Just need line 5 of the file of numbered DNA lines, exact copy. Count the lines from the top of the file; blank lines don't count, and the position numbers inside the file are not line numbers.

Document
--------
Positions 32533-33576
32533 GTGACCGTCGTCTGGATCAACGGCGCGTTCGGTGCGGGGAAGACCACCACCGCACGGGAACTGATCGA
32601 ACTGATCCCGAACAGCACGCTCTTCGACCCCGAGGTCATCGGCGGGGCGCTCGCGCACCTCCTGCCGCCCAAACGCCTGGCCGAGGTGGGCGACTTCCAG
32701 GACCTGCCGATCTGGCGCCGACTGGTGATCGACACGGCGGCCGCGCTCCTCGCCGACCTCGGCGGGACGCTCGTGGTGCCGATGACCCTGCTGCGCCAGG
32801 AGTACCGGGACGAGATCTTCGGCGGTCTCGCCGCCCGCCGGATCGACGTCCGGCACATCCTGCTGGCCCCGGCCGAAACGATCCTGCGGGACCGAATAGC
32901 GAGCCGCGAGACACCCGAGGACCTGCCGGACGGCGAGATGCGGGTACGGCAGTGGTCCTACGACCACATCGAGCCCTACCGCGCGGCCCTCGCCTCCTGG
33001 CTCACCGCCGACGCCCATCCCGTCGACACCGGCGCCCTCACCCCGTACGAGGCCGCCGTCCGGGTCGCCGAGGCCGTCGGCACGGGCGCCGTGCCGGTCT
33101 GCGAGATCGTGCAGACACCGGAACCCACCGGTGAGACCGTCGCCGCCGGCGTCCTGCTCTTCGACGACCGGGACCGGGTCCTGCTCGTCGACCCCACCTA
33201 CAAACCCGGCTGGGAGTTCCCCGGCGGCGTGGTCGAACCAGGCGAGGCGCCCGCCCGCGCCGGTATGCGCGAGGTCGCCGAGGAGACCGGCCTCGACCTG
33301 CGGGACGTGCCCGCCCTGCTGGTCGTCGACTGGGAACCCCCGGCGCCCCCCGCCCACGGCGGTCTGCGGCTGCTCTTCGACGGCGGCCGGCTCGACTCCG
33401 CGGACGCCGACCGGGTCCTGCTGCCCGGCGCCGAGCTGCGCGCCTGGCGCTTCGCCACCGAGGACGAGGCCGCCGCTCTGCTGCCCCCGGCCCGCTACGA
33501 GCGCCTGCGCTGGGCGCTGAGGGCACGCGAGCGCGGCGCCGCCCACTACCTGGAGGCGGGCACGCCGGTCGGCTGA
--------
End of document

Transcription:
32801 AGTACCGGGACGAGATCTTCGGCGGTCTCGCCGCCCGCCGGATCGACGTCCGGCACATCCTGCTGGCCCCGGCCGAAACGATCCTGCGGGACCGAATAGC